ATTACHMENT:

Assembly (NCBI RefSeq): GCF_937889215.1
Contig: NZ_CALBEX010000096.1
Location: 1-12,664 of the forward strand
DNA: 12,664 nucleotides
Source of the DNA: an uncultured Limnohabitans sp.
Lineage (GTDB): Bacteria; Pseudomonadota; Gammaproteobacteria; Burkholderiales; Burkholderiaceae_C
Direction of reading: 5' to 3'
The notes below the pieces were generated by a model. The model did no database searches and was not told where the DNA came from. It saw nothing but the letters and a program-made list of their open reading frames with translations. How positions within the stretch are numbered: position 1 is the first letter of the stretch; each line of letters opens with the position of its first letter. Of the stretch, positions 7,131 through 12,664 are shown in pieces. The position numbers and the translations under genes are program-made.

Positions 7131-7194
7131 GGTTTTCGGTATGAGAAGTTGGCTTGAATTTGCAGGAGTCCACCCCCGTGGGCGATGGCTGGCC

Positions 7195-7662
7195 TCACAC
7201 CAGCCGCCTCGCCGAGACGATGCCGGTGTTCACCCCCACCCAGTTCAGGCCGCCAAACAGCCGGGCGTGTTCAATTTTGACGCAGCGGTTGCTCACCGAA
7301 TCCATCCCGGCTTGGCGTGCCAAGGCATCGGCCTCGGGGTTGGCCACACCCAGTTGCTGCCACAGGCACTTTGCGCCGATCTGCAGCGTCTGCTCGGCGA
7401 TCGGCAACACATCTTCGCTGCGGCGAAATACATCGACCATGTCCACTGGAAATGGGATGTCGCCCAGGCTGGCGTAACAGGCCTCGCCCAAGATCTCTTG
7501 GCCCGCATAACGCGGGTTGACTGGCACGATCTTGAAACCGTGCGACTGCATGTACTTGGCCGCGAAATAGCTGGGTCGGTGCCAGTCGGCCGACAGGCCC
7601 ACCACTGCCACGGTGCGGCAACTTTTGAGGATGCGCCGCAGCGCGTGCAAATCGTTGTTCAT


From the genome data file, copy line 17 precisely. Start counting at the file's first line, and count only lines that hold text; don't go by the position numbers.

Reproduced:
7601 ACCACTGCCACGGTGCGGCAACTTTTGAGGATGCGCCGCAGCGCGTGCAAATCGTTGTTCAT